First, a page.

The crypto-Armenians who live under various guises do not socialise with those who live openly as Armenians and evade contact with strangers. According to Hadjian, some reject their identities, even though they accept their parents or grandparents were Armenian, and their Turkish and Kurdish neighbours still call them “Armenians” or “infidels”. Others acknowledge their real identity, but say they keep it secret from their offspring.

To Mazgirt.

During what was to be roughly forty-eight hours in and around Tunceli, I heard the adhan only once. There is a very ordinary, modern, Ottoman-style mosque in the town centre, but it was never very busy. I suspect that most people who use it are not indigenous, but outsiders who had settled in the town permanently or temporarily, perhaps for work purposes.

And it was most definitely NOT the adhan that woke me at about 4.00am. I was startled awake by a far more interesting and rhythmic sound, that of an unaccompanied male voice repeating the same or a very similar phrase many times, with other voices, which sounded male but may have included those of a few women, repeating the phrase after the soloist. At one point I thought I heard drums emphasising the rhythm, but it could have been human voices creating the effect. The chanting, because this was the best way of describing what I heard, went on for about twenty minutes and I assumed it came from a nearby cemevi. Because I did not hear the same thing the following morning at the same time, I assumed it must be something peculiar to the Monday concerned. Alternatively, were Alevis and/or Bektashis marking an important day in their cycle of festivals and commemorations, a cycle that differs significantly from the cycle of festivals and commemorations important to mainstream Sunni and Shia Muslims? Back home, because I found nothing significant about 25th May 2015 for Alevis or Bektashis, I concluded that what I heard was a routine practice confined to Mondays.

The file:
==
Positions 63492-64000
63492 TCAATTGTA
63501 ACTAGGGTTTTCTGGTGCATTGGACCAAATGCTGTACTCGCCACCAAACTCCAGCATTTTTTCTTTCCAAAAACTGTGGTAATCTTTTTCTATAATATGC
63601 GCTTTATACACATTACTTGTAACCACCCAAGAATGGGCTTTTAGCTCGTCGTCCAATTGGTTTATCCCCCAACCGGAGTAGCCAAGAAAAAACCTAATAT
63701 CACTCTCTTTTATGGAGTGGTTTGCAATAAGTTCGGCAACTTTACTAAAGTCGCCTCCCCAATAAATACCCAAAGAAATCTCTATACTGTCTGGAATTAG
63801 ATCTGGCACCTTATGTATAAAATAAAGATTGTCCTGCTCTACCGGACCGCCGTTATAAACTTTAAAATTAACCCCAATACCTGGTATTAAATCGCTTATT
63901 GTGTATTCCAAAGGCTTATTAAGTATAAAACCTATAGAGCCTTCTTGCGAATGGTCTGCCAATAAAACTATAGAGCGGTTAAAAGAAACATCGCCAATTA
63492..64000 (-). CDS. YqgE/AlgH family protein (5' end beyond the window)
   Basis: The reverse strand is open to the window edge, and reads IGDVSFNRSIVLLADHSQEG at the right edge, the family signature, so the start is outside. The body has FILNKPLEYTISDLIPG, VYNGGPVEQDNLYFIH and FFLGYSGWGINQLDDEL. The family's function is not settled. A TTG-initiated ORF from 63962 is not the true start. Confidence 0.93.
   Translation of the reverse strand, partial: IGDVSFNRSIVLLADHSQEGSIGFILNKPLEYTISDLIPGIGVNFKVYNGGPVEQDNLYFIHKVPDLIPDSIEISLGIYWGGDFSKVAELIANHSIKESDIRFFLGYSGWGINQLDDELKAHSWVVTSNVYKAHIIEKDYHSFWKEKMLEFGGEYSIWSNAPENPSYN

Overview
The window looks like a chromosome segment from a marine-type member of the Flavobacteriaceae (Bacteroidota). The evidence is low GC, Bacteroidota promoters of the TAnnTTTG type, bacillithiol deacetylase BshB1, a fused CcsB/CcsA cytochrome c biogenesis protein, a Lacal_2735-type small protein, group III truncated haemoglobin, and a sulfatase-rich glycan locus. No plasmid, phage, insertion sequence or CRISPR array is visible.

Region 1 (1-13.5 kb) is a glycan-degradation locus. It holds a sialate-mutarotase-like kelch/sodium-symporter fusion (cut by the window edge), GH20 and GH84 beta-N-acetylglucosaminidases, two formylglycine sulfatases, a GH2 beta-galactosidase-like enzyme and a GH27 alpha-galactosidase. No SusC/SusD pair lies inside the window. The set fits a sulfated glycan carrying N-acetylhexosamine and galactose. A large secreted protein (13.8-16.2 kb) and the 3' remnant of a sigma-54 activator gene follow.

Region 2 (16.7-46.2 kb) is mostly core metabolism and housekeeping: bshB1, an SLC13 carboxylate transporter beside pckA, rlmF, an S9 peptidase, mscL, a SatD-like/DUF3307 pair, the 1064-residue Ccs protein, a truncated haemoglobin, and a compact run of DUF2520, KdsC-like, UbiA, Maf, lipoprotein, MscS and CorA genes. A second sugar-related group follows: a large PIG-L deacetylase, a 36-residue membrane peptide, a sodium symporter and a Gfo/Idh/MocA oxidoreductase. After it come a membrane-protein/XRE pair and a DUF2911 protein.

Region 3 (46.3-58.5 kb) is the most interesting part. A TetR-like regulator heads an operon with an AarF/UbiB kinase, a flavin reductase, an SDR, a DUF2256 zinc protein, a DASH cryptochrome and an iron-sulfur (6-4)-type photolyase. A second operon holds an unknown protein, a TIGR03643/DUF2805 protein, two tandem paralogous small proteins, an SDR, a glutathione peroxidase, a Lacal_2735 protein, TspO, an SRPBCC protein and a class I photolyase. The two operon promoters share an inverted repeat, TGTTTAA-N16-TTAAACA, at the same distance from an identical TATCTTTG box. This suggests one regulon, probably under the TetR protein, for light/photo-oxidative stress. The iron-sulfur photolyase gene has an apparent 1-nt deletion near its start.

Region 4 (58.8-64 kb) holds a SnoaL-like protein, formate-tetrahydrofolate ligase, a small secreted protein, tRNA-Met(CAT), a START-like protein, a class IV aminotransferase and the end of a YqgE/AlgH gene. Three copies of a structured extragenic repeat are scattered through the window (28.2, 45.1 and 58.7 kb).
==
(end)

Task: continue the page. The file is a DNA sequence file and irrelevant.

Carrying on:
Tunceli.

Tunceli.

I knew that a minibus left for Mazgirt, my main destination for the day, at 7.00am, but, if I left that early, I would miss breakfast. As it is, Mazgirt is not a great distance from Tunceli, so an early start was not essential. I ate breakfast, which was not as good as the best nor as bad as the worst so far. I enjoyed in particular the views south, east and north from the L-shaped room in which the food was served. This said, a woman prepared the meal and the food included loose butter as white as Lurpak, a local cream cheese, boiled eggs and flat-bread still warm from the baker’s oven. The woman wore casual clothes of European character and no headscarf, as you might expect in a hotel run by two men who appeared to be socialists or communists.

Tunceli.

Tunceli.

The hotel's breakfast room, Tunceli.

The hotel’s breakfast room, Tunceli.

Because overnight I had an upset stomach, I returned to my room for a fourth and last shit to clear the system (as I knew from past experience, with an upset stomach regular shits are the best medicine and not medicine itself) and instantly felt a lot better.

At about 7.45 I left the hotel, walked to the bridge over the river carrying the road from Elazig to Pulumur and Erzincan, and made my way south toward Elazig and what I hoped would soon be the edge of town. But development persists for a long way, so much so that I flagged a minibus to Tunceli University’s campus, which I knew was about 7 kilometres from the town centre. The minibus went past many new buildings, most of which could not be more than ten years old. Some of the buildings coalesce into a quite attractive residential area with apartment blocks rising about eight to a dozen storeys. The blocks are painted bright colours and the apartments look comfortable. Every apartment has at least one balcony. Shops, offices, lokantas, bakeries and interior design and furniture stores occupy the ground floors, so the locality is a relatively self-sufficient suburb. This said, vacant plots exist among the apartment blocks and they are covered with litter and building waste.

None of the female students in the minibus or on their way to the university by walking or using other transport wore a headscarf. They and their male companions could have been conveyed to almost any campus in the UK and looked very much at home.

I got off the minibus when it turned off the road to Elazig to ascend the hillside to access the campus. I walked a short distance along the Elazig road to where an elderly couple were waiting for a minibus to Elazig via Pertek and the ferry that crosses the Keban Reservoir. The Elazig minibus arrived and, because it had the space, I went as far as the point where the road to Pertek branches from the much longer road to Elazig that I needed to follow to access Mazgirt. Once again, the driver would not take any money for the fare.